The £2.5 million ‘Oxbridge’ BHF Centre of Regenerative Medicine is headed by BHF Professor Paul Riley, a world-leading researcher in the area of heart regeneration.
By bringing together these internationally renowned universities in this unique collaboration, the ‘Oxbridge’ Centre will benefit from the expertise of five BHF Professors: Martin Bennett and Nick Morrell at Cambridge as well as Shoumo Bhattacharya, Hugh Watkins and Paul Riley at Oxford.
Professor Riley made headlines with his discovery that a non-beating type of cell from the outer layer of the heart could – if cajoled with the right molecules – become a beating heart muscle cell.
This finding proved that we might be able to 'remind' cells in the heart how to divide, grow and change to replace lost cells after a heart attack. After all, we all grow new heart cells in the embryo, right at the start of life – and some animals like the zebrafish never forget.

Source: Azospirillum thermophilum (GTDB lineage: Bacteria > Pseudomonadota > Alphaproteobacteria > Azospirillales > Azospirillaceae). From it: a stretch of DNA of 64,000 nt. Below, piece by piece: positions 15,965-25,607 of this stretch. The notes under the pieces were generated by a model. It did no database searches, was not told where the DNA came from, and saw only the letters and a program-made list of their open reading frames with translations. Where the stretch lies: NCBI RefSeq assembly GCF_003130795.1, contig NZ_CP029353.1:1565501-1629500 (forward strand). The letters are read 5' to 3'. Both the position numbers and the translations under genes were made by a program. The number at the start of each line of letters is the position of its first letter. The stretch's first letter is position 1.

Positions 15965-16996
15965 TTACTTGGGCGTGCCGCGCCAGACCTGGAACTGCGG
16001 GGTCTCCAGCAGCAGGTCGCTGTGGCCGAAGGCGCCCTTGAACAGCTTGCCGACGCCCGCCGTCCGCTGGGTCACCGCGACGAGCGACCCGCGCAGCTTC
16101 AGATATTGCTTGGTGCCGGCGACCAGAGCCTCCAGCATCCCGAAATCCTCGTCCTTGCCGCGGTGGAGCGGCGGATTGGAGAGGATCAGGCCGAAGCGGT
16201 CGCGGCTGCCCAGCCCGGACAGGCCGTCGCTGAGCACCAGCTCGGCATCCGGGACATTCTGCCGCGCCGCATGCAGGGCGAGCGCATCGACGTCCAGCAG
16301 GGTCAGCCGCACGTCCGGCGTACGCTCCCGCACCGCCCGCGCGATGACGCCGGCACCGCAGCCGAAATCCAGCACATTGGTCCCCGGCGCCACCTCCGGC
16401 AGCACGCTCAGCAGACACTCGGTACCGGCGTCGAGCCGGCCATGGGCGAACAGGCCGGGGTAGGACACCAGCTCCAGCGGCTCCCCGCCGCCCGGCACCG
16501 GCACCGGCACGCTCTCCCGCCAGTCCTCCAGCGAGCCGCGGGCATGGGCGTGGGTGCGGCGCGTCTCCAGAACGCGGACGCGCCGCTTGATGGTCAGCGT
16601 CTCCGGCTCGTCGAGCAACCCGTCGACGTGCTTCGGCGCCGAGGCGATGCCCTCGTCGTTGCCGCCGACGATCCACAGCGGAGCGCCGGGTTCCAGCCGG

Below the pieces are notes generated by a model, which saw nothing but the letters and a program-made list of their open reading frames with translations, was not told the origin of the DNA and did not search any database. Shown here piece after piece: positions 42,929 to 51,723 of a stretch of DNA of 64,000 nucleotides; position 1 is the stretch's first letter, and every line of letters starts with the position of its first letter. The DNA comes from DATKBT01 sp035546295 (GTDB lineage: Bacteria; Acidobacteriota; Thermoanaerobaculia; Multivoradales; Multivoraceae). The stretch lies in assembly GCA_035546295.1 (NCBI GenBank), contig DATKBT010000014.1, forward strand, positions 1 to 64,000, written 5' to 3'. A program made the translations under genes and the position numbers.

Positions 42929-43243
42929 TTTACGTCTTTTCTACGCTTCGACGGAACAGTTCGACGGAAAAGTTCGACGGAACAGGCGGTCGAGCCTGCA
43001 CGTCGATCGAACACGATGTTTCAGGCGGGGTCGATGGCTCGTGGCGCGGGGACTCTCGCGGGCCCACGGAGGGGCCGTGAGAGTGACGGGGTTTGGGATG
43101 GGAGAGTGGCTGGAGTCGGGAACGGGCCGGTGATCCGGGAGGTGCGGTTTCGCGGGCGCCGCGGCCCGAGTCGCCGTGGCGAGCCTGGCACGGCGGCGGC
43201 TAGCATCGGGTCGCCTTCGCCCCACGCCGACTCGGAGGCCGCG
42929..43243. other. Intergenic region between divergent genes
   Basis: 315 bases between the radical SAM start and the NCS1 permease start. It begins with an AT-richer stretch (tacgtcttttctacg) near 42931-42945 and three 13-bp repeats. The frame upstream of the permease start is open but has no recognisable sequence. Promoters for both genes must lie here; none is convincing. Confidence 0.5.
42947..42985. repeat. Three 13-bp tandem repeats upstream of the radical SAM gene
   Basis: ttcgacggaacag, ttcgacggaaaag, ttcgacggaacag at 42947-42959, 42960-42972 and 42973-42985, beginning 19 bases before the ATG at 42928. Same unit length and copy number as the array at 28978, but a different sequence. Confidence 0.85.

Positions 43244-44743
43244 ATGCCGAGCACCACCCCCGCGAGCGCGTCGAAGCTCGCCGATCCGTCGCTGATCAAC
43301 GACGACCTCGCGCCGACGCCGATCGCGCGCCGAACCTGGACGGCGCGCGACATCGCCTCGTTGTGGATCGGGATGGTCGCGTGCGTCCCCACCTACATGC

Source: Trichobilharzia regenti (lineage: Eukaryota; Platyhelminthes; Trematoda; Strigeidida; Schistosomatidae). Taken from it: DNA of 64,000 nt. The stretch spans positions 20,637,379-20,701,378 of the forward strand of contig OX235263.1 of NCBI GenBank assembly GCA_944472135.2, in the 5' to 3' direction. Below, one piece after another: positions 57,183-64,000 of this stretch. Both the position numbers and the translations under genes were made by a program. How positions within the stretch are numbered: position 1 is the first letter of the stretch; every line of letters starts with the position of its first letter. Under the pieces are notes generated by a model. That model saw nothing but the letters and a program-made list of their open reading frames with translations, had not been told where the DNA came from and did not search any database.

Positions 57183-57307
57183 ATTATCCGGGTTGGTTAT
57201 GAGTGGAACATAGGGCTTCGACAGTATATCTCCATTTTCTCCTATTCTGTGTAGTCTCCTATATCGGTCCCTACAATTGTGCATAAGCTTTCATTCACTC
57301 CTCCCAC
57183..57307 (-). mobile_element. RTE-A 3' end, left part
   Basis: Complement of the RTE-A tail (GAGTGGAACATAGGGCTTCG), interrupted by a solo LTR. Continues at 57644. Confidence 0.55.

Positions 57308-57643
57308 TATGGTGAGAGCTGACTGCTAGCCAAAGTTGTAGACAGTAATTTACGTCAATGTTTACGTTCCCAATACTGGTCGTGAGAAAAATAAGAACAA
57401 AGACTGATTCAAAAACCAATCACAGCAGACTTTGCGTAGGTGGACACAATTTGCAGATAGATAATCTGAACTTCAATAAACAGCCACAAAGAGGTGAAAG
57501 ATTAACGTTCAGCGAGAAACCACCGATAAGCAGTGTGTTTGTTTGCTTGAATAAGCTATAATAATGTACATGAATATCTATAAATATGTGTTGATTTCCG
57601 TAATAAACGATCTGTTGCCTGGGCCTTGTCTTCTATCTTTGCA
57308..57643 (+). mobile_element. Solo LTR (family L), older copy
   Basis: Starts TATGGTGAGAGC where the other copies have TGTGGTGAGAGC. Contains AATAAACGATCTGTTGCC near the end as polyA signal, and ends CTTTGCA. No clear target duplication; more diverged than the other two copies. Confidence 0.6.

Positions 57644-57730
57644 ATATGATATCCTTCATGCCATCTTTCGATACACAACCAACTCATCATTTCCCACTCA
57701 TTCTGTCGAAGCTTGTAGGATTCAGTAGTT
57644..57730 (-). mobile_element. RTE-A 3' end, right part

At the ‘Oxbridge’ Centre, researchers are looking at how stem cells – which can divide and turn into other cells – form the heart at the start of life. This will give us clues about how we might rewind the clock.
Complementary research programmes will look at the processes that occur in the heart shortly after a heart attack, such as the invasion of inflammatory cells to an area of damaged muscle, and the formation of inflexible scar tissue. The body's own response can make a heart attack much worse – but developing new treatments to tackle it could make a huge difference for patients.